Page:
Hi, I'm Tristano from Italy

I just joined the forum under Federico Tomassetti invitation, so I wanted to quickly introduce myself to the rest of users.

My name is Tristano Ajmone and I live in Turin Italy. My main field of interest is digital publishing and software documentation using lightweight markup syntaxes like AsciiDoc. I have no practical experience yet in creating a language from scratch, but I started to dig into the topic because I wanted to try and create a markup syntax of my own, one targeting the creation of documentation from source code file, the other targeting digital publications in the field of computer programming.

I thank your for the chance of joining this marvelous group.



You are very welcome to the group Tristano!

I am mere the group’s enthusiastic passionate wannabe of a court jester with Exceedingly BIG Ideas!

I too have no practical experience and currently face a very steep and long learning curve!

Cheers and Best Wishes,
Mark Gillam

Hi Tristano

I did not know we were based in the same city :slight_smile:

It is a pleasure to have you among us

Indeed we are.

Thanks, and it’s a pleasure for me to have the chance to join this amazing discovery-adventure. I believe that closed-communities like this have the potential to develop a comfort zone of privacy where people can freely exchange their ideas, build virtual-rapport and pioneer new frontiers.

I am a firm believer in the principle that self-taught experimenters (like me and you) can contribute precious insights in advanced fields which are usually the domain of the academic — because we can represent the point of view of the wider user-base, and thus highlight practical aspects of real-case applications.

For example, although I’m not a code-contributor to neither pandoc nor Asciidoctor, I’ve suggested various new features which ultimately were added to these tools. Some time being a passionate user (especially a stubborn one, which doesn’t give up easily) leads to experimenting new potentiality and pushing the boundaries of existing tool, which can open the door to new uses not originally contemplated by their developers.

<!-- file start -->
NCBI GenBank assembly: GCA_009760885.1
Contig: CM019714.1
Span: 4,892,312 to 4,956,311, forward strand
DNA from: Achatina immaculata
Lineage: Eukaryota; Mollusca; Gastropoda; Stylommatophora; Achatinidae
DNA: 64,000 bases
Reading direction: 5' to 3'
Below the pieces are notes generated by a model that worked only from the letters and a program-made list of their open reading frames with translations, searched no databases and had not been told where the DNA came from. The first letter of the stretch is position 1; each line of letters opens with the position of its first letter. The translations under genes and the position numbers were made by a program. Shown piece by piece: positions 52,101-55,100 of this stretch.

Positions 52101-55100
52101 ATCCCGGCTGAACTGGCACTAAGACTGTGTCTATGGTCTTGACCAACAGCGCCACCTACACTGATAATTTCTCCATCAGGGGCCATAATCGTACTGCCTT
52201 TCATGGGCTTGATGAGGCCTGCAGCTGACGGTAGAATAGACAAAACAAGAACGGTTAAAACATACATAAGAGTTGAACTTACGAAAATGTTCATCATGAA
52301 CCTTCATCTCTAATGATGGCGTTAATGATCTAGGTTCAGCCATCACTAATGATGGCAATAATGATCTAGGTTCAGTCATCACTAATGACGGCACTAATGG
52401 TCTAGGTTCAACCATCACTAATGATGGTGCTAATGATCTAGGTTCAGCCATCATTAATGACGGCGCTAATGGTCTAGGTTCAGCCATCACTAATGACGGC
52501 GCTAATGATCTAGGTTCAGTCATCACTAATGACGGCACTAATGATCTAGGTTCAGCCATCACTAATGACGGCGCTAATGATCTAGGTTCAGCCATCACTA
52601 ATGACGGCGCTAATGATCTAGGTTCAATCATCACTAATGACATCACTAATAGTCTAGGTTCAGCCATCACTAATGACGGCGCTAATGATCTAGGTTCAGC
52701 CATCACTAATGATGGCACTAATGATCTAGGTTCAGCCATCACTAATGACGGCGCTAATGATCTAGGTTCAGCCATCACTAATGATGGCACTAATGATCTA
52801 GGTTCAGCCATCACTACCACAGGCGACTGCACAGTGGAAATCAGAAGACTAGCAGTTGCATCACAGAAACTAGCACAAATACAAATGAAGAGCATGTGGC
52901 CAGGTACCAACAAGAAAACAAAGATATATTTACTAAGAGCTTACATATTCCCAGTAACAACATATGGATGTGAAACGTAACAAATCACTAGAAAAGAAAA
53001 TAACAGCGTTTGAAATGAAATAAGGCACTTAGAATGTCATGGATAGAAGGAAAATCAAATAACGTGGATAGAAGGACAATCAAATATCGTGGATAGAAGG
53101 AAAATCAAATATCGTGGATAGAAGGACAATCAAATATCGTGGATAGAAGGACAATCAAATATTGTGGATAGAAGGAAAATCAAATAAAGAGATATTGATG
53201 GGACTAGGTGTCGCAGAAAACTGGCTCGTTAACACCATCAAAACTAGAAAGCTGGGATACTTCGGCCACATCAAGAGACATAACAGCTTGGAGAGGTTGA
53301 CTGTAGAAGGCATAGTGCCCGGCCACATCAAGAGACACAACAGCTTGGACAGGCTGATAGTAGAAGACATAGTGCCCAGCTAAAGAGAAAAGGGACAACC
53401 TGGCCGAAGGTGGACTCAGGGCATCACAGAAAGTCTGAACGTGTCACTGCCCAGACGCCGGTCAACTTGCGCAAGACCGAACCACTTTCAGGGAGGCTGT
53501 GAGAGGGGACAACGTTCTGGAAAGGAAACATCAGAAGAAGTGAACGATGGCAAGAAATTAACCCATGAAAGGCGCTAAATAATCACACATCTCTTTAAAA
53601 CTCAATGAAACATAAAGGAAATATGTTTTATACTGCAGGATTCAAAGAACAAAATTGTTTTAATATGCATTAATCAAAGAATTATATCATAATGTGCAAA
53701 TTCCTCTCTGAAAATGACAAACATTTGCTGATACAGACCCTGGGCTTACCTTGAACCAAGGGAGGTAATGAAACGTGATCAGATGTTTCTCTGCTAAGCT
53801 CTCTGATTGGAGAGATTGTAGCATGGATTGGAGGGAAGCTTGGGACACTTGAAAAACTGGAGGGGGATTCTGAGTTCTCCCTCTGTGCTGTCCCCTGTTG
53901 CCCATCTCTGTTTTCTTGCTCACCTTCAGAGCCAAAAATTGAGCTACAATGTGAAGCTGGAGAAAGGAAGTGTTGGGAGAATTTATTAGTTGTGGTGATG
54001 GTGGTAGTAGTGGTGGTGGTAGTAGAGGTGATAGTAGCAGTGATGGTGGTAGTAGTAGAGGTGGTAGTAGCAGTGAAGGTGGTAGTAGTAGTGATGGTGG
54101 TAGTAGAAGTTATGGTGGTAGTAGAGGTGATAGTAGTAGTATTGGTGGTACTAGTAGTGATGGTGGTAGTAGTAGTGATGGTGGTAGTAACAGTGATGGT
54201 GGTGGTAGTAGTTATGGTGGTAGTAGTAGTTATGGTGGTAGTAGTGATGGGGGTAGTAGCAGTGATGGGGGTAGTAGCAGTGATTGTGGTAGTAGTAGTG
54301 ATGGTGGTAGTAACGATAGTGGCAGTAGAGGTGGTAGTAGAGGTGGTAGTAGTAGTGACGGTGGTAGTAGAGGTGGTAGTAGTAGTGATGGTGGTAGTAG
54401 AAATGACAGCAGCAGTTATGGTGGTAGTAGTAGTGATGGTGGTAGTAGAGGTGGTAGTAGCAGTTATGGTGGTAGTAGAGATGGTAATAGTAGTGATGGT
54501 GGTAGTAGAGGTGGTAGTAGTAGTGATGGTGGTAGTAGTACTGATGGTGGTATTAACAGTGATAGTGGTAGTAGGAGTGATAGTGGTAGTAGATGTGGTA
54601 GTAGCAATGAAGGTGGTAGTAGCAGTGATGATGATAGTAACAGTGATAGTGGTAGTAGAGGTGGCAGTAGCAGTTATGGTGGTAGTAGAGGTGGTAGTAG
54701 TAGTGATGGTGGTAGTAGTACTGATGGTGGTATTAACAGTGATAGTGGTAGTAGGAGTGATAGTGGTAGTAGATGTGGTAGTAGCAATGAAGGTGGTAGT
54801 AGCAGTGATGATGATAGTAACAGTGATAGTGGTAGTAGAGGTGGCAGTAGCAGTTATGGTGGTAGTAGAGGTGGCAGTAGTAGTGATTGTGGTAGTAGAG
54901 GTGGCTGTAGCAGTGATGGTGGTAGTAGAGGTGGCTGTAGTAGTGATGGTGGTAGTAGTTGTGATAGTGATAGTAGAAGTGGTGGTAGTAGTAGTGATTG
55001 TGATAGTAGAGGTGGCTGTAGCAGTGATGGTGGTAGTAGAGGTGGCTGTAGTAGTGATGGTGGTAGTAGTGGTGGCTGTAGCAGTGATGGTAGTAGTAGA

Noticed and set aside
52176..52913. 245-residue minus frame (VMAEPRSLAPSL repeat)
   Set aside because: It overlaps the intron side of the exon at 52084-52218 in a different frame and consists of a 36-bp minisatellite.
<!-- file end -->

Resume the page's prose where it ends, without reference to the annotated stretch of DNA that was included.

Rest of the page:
Besides, before starting using pandoc and Asciidoctor I had a working experience in digital publications using GUI applications. The desire to switch to light-weight markup syntaxes rose when I discovered the benefits of using VCS tools like Git for collaborative editing, and the obvious advantages of working on text source files (as opposed to binary proprietary formats). So I came to these tools with a real-world luggage of experience in printing books according to editorial standards — a practical experience which many tool developers often don’t have, since they usually come from a software development background — many of them never experienced the furious outbursts of an editor who spotted an hyphen being used to separate dates ranges (1990-2000) instead of the en-dash (1990–2000), which is considered a capital sin by good publishing houses! and other typographical issues that might seem trivial minutiae to those used to web-publishing or technical publications (especially software books).

I clearly see that today, thanks to the Internet and the strength of the open source movement, there’s a growing interest on how to create DSLs and compilers even outside the academic sphere, with many curious enthusiasts willing to make the leap from hobbyist programmers to explorers of advanced application fields. Thanks to the efforts of open source frameworks and dedicated tools, this is becoming every day a more realistic prospect — and I think that the number of non-specialistic tutorials are a testimony to this trend.

We will have to try to keep in touch. I am very much a radical. But feel Language Engineering NEEDS its radicals, apostates and heretics.

One of my posts has already been deleted on this site. As both:

ONE: I used the phase: ‘DIRELY DIRELY Deranged and Demented’ to describe our current:

  1. computer software and hardware,
  2. integrated development environments,
  3. gamengines and gamemakers,
  4. Language Engineering tool libraries and resource libraries,
  5. computer languages generations,
  6. development tool libraries and
  7. computer science and technology generally;

(I felt at the time and still feel that that was a perfectly fair assessment thereof).

TWO: My post was not technical enough. Even though it was entitled: ‘Language Engineering: a VERY RADICAL philosophy’. (Who would have guessed philosophy HAD to be technical?)

Doubtless my literary skills are by no means on par with your own (I am largely self-educated) though I do what I can.

My email address is: hyper5ai@yahoo.com.au

Your Friend,